The Saga of Miles Forrest

The morning rush was over at the diner and I was left with Doc Jones for company at my table.  He was putting the last piece of chocolate pie in his mouth while I got the coffeepot and warmed up our cups.  Marta and Molly were finishing cleaning off the tables from breakfast.  I saw them talking then Molly pointed toward us.  Soon afterward Marta came to join us.  Doc, his mouth full of pie, tried to get up to help her sit, but I managed to beat him to it.
       “Whew, thank you, Senor Miles,” voiced Marta as she sat.  Marta was only working a few shifts as the baby was due in a couple of weeks.  Edith, Doc’s wife, helped out some, and Molly hired a friend of Marta’s from the barrio, Adela Perez.  She was a good worker, and Molly is considering keeping her on after Marta had the baby, at least for a little while. 
That would give Marta a nice break, and maybe Molly could take off once in a while.  Two-Bits hasn’t been ridden in quite a spell, and I’d sure be willing to take Molly for a ride.
       Rubbing her belly, Marta looked over at Doc.  “Two more weeks, right?” she asked, wanting relief.  “Whew,” she moaned again.
       “Two more weeks if not sooner from the looks of things,” Doc replied.  “Let me see your feet.”
       “Doctor!  Not here,” retorted Marta in embarrassment.
       He got up, went around where he could see better.  Marta grudgingly moved to sit sideways in the chair as Doc stooped to examine her feet.  He grunted some, touching her ankles, nodding his head, then got up and went back to where he was sitting.  Both Marta and I stared at him.
       “Well?” inquired Marta.
       “Well, what?” snapped Doc.  “You need to be off those feet.  They’re swollen.  In fact, Miles, pull that chair next to her so she can prop them up.”  
       I did as ordered and Marta let out another sigh after she settled herself.  The diner was empty.  Molly had taken the last of the dishes to the kitchen and I could hear Emelda and Adela talking.  Molly had convinced them to come out and join us for a few minutes.  Emelda seldom ventured from her domain–the kitchen, and Adela was very shy, that’s why Molly was trying to get her out to visit with us.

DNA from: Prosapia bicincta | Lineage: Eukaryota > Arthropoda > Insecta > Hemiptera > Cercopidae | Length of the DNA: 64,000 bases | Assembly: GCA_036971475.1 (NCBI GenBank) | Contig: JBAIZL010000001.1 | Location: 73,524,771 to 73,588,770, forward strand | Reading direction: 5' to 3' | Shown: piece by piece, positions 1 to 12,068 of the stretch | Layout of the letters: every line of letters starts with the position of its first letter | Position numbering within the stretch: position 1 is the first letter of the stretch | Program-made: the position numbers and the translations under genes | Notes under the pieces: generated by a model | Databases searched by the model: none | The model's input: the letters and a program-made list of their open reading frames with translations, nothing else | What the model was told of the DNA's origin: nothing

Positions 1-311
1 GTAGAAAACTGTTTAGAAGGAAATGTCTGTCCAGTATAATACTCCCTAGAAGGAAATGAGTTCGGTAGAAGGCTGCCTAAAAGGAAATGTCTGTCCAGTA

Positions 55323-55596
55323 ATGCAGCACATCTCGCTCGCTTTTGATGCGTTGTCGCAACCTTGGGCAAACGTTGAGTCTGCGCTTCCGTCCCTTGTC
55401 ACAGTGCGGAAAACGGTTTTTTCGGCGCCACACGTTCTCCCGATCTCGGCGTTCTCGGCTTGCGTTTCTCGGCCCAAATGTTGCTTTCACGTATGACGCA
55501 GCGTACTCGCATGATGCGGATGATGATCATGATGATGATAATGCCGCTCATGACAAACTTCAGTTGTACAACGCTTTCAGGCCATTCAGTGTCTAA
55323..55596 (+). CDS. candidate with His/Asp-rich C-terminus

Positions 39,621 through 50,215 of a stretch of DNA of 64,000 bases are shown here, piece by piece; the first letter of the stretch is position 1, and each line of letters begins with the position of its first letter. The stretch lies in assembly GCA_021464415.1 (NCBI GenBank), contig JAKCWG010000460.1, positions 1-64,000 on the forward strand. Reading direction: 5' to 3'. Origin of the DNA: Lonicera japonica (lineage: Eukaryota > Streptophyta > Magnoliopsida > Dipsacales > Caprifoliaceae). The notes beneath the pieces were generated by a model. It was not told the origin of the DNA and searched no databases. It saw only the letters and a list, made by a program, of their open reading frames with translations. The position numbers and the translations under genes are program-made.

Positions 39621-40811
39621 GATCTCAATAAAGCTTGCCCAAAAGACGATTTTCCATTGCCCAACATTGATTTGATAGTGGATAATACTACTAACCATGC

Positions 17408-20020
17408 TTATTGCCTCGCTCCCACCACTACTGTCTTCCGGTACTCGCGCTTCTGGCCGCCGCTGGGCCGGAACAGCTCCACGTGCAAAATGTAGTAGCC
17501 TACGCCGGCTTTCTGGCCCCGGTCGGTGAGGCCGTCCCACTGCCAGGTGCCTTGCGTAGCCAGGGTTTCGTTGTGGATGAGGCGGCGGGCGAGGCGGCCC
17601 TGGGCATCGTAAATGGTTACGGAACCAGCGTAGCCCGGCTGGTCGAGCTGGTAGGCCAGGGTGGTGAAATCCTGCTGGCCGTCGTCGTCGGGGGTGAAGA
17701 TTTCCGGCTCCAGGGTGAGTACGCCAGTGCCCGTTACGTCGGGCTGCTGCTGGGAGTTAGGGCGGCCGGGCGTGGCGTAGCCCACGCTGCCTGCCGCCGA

We were having a good time, talking about this and that, and of course, Emelda’s cooking which made her blush.  Adela was looking at Marta’s feet propped up, slightly shaking her head.
       “So, you talked with Mateo?” asked Doc out of nowhere.
       I nodded, “Yes.  He is quite confused with his thinking right now.  He has become a good lawman, and for sure his family needs the income.  If he quits I’m not sure what he’ll find to do.  He has agreed to stay on until a suitable deputy can be found by Charlie.”
       “I understand Mateo,” piped in Marta.  “He is the same, but different.  I was worried about Charlie, being shot, not coming home.  Mateo, he, he is worried about some within him,” she paused to look at me.  “Taking of a life is serious, no?”
       Molly and I had been through this same conversation, and I had it many times with myself.  The Lord finally helped me come to a conclusion with myself, I just prayed that Mateo could come to the same conclusion.  But each has to answer to his own conscience and to God.  It was silent for a few seconds, which was unusual at our table.  It was good to have everyone sit down for a change together.  Even in our off times, we were busy serving others that we seldom got to speak with one another.
       The silence was soon broken when in through the door charged Jimmy Hopkins with a telegram in his hand.  He came straight toward me, handing out the piece of paper.  I was already digging in my little coin pouch.  I was in a good mood so I gave him a dime instead of a nickel.  His eyes widened and a big grin launched out on his face.  He turned and ran out faster than he came in.  Probably heading over to Foster’s.
       Molly gave me a little punch.  “What does it say?”
       “Wilcox in Santa Fe needs you  STOP  He will fill you in”  signed Jens Blasco.
       I knew Felix Wilcox.  He was a good man; had good men working for him.  “What does this mean?” questioned Molly.
       I could only shrug…